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Winter Olympics 2022: what HR can learn from practice makes perfect

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Upskilling and reskilling continues to take the top spot on organisations' list of goals and needs for 2022 and the opening of the Winter Olympics today is a good opportunity to reflect on the role that practice plays in the learning process.  

Looking at the 'ones to watch' on Team GB, including alpine skier Dave Ryding and snowboarder Charlotte Bankes, the majority of those expected to win medals are in their late 20s and early 30s and have had time to mindfully hone their skills.  

They often have been in several Olympic games or other top-level international competitions, providing the opportunity not only to practice their sport, but also to practice the skill of competing on a world stage.  


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The theory of marginal gains (improve everything you can by 1% at a time) widely adopted by Great Britain following the success of the British cycling squad is an approach that identifies the many miniscule components that contribute to success and address them incrementally.  

That allows skill practice to be focused on the areas where practice can have the most impact and allows other approaches to be used for other contributions towards overall success.  

HR can apply this approach to upskilling as well, by first identifying where practice will have the most impact, and then ensuring that the practice approach is as effective as it can be.  

Mindful practice, or practice with awareness, is more effective and efficient than mindless practice, which involves repetitions without attention or awareness.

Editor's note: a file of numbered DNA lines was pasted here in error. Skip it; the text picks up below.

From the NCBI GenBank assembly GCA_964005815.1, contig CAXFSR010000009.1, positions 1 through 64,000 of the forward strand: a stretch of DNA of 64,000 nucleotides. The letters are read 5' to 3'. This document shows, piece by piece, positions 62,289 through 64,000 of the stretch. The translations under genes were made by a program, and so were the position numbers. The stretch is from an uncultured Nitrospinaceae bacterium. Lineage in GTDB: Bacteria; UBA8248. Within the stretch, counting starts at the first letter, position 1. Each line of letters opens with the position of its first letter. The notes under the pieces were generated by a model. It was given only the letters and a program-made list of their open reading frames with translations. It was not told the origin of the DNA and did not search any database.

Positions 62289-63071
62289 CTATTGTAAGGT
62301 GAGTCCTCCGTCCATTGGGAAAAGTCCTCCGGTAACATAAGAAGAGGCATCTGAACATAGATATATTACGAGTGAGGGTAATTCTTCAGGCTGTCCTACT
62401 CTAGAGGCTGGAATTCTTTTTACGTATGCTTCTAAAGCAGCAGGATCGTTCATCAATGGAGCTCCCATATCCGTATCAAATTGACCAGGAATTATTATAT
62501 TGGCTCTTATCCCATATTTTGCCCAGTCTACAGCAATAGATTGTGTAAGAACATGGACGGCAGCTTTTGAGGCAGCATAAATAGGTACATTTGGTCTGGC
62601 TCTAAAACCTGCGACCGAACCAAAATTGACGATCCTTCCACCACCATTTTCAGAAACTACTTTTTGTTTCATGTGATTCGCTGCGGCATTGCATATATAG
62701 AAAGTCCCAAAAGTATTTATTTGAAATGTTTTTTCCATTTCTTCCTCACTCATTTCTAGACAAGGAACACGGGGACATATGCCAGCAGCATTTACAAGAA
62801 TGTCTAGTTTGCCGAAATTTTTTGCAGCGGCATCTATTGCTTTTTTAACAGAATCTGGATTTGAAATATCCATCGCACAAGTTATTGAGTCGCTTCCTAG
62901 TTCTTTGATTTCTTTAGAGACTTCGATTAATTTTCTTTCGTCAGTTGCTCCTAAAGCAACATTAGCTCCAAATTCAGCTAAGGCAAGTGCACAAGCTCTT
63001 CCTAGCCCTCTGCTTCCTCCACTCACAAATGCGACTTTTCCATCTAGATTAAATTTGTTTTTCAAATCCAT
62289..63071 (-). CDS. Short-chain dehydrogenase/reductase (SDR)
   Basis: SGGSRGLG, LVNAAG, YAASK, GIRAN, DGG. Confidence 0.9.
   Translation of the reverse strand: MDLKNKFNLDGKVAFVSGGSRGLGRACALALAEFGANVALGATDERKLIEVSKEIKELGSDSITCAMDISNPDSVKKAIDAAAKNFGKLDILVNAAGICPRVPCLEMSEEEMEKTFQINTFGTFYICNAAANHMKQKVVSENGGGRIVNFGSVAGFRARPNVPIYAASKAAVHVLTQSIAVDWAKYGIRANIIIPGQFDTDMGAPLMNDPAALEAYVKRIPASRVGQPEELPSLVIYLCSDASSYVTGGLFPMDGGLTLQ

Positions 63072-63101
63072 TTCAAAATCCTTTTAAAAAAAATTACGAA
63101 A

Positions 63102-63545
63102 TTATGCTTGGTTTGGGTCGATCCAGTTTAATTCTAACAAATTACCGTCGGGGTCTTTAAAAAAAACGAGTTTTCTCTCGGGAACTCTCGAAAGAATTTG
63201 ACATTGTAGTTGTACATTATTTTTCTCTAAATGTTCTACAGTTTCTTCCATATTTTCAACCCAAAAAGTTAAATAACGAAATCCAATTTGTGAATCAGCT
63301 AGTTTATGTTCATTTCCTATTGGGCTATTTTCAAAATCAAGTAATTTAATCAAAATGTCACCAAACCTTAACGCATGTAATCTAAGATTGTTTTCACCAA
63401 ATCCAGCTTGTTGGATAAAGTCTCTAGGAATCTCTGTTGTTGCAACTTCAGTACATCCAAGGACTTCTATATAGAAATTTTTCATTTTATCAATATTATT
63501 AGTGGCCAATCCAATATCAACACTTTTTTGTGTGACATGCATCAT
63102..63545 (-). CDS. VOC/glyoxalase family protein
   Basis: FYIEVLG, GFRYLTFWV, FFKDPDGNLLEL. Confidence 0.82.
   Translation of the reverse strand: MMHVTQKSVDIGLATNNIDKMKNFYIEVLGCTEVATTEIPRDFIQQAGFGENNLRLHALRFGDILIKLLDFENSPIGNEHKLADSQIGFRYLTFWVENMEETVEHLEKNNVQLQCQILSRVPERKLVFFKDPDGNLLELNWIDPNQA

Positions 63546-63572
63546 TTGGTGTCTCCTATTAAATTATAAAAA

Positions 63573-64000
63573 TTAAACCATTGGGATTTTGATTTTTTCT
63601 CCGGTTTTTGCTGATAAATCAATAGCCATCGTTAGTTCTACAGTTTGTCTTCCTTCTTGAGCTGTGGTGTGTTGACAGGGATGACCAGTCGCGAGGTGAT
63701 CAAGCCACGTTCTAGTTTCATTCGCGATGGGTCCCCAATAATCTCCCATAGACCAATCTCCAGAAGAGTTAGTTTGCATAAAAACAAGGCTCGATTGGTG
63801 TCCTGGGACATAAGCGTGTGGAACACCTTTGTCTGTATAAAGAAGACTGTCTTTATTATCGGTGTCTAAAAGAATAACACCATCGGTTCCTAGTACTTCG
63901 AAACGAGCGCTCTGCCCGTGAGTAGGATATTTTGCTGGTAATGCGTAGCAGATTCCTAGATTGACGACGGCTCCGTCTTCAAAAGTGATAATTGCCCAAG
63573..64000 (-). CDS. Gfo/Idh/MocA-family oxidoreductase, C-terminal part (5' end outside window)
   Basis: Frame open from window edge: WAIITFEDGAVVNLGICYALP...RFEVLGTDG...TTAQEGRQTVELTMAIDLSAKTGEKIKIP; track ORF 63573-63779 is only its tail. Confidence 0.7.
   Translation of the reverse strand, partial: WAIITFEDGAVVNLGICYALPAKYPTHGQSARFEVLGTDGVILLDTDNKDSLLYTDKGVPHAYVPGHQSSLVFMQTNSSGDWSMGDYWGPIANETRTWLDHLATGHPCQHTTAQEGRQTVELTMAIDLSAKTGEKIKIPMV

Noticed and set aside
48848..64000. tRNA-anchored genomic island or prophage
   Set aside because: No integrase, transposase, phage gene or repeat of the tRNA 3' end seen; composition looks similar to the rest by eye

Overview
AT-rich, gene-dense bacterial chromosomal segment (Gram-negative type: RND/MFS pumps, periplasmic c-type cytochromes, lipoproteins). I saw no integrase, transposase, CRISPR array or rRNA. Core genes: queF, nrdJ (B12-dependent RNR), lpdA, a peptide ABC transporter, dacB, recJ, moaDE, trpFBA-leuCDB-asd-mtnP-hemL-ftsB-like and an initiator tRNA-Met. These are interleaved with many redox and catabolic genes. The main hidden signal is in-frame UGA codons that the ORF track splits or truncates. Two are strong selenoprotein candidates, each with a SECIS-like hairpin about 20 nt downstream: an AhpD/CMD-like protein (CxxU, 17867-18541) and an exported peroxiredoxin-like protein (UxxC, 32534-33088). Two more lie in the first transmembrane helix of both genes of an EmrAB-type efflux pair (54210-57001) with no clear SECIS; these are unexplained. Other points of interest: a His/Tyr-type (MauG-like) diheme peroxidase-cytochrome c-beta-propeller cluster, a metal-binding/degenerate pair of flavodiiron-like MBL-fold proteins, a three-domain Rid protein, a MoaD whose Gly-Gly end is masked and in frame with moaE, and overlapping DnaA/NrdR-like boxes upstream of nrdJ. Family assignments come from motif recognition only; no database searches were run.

The brain science here says that when learning a new skill, our brain's activity spikes higher when given direction about what to pay attention to (guided awareness).

That initial focus helps activate important brain centres linked to learning. As we progress along our skill development pathway, the brain shifts from making large changes to more fine tuning. Awareness is what allows this. Bringing awareness to our practice increases both effectiveness and efficiency.   

Practicing awareness can be broken down into a checklist to be used when building or evaluating the practical component of any upskilling or reskilling journey: 

  1. Aware action - Watching and listening introduces information to the brain, but doing it moves the learning process forward. Doing it with awareness activates the brain's learning process specifically related to the aspects of the skill that each individual needs or wants to improve. Make sure learners know what to focus on as they practice the skill.

  2. Deliberate repetition - An action must be repeated to create a neuropathway in the brain. Repetition creates memory. Once that pathway is established, speed increases; but care must be taken in laying down that pathway. Repeating actions with awareness ensures that the pathways that are created are the most effective and efficient one. It also reduces the need to backtrack or erase errors. 

  3. Feedback - When learning a new skill, feedback is essential for awareness of the skill development journey. A person learning a new skill is not in a good position to evaluate their skill level and success without some external feedback, either from a person who already knows the skill or by seeing something happen as a direct result of their actions. Feedback is what creates the awareness of what worked and what could be done differently or better. 

  4. Reflection - Often skipped over, reflection after practice supports consolidation of the learning and is an essential component of efficient practice, allowing gains from a practice session to be retained. Reflection during practice allows for adjustments in the moment that support faster skill development. 

When you build practice into a reskilling or upskilling journey, ensure that the practice includes aware action, deliberate repetition, feedback and reflection. 

We are still faced with the conundrum of being pressured for fast skill development while coming up against the fact that humans need practice, which cannot be skipped or rushed, in order to develop a new skill.  

The solution to this involves both building effective approaches to your practice, and discerning which behaviours can be effectively supported by performance support tools in the moment of need. 

I'm sure Team GB has been working on this balance in the run up to the Olympics, and we'll soon see the results.

Tanya Boyd is learning experience architect at Insights Learning and Development